Alphonse Toussenel

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Alphonse Toussenel

Alphonse Toussenel (March 17, 1803 - April 30, 1885) was a French naturalist, writer and journalist born in Montreuil-Bellay, a small meadows commune of Angers; he died in Paris on April 30, 1885.

A utopian socialist and a disciple of Charles Fourier, he was anglophobic and anti-semitic. He was at one time editor-in-chief of the newspaper La Paix, and his studies of natural history served as a vehicle for his political ideas. He was also the brother of teacher and translator Théodore Toussenel. An avowed antisemite, Toussenel's Les juifs rois de l'époque, histoire de la féodalité financière (1845) argued that French finance and commerce was controlled by an 'alien' Jewish presence, typified in the malign influence of the 'Rothschild railroad'.[1] In this, he drew upon a tradition of French socialist antisemitism (as seen in the earlier work of his inspiration Fourier, and Proudhon).[2]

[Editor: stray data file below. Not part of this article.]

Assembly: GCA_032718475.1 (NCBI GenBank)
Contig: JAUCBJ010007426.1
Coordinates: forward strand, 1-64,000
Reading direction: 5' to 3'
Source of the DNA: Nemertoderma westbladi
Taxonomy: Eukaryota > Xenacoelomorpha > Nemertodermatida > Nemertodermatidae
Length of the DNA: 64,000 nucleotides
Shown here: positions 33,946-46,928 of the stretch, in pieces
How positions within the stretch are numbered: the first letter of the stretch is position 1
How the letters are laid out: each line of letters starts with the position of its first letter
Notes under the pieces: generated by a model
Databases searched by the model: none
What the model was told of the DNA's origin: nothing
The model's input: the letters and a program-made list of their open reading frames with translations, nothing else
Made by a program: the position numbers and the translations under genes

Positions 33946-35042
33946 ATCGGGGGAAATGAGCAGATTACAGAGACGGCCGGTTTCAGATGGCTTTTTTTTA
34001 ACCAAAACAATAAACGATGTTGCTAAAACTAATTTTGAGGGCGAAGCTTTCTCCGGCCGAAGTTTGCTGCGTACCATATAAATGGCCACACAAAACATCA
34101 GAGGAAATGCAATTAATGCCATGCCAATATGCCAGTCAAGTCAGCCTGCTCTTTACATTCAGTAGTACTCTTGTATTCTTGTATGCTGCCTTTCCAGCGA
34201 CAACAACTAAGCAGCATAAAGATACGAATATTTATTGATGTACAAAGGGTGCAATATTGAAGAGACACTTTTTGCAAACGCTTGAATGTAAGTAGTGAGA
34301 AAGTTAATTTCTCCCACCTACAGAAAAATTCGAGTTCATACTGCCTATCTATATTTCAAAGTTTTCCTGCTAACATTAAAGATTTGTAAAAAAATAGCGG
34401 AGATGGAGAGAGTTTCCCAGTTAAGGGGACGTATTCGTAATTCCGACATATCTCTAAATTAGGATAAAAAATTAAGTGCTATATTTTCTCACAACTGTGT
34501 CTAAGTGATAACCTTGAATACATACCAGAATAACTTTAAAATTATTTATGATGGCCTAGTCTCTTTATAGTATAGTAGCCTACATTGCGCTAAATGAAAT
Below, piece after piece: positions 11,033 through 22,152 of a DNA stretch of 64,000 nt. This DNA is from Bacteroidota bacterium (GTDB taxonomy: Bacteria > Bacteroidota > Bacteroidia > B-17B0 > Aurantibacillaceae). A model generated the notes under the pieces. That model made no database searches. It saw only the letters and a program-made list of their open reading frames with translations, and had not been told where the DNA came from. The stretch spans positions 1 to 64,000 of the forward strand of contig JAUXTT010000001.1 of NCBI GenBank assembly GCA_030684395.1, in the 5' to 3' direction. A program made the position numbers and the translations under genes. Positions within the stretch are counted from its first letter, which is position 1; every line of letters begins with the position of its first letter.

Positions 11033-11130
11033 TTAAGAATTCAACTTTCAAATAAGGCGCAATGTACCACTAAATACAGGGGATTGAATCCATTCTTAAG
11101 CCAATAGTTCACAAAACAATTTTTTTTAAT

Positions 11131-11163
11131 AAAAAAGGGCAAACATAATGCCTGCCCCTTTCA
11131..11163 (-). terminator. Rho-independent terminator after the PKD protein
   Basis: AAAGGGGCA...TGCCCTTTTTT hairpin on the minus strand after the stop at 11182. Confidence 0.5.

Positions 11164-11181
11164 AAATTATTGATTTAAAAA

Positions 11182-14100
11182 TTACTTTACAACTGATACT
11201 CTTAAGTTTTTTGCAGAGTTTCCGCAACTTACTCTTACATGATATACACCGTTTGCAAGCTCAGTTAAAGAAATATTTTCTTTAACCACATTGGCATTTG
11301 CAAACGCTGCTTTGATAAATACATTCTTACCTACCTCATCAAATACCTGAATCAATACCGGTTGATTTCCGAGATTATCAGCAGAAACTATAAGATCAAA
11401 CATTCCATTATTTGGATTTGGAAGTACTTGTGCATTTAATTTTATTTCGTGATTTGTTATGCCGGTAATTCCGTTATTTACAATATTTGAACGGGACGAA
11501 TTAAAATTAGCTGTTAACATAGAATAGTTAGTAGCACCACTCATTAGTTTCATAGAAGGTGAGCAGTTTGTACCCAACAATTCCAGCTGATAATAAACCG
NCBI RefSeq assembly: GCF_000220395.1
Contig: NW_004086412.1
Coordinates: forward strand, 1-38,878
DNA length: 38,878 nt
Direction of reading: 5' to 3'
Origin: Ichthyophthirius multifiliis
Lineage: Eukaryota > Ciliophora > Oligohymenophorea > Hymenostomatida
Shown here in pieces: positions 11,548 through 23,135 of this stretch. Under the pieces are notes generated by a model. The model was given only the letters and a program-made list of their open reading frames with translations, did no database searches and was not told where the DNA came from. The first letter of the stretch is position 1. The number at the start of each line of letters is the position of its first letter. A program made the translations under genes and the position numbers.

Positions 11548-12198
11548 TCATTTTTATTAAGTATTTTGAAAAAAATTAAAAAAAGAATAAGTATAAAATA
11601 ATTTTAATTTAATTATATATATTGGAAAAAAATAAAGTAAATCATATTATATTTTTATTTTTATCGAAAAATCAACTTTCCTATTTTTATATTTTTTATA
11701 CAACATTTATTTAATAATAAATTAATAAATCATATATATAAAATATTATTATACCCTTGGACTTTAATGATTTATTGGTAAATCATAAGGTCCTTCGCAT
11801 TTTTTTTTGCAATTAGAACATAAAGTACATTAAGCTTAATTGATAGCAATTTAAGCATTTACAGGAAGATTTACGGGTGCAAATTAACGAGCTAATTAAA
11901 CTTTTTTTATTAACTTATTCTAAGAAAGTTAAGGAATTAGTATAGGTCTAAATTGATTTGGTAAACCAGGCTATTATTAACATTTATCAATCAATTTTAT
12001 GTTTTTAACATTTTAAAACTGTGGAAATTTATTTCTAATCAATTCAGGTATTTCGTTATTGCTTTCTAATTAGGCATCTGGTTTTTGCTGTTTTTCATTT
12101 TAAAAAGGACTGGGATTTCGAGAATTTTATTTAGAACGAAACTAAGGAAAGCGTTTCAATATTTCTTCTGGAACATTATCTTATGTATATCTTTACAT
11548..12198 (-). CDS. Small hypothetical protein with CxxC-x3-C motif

Works[edit]

  • Les Juifs, rois de l'époque : histoire de la féodalité financière (1847)
  • L'Esprit des bêtes. Vénerie française et zoologie passionnelle (1847)
  • Travail et fainéantise, programme démocratique (1849)
  • L'Esprit des bêtes. Le monde des oiseaux, ornithologie passionnelle (1853–55)
  • Tristia, histoire des misères et des fléaux de la chasse de France (1863)

References[edit]

  1. ^ Rubenstein, Richard L., and John K. Roth. Approaches to Auschwitz: The Legacy of the Holocaust. London: SCM, 1987, p.74
  2. ^ Rubenstein, Richard L., and John K. Roth. Approaches to Auschwitz: The Legacy of the Holocaust. London: SCM, 1987,p.71

External links[edit]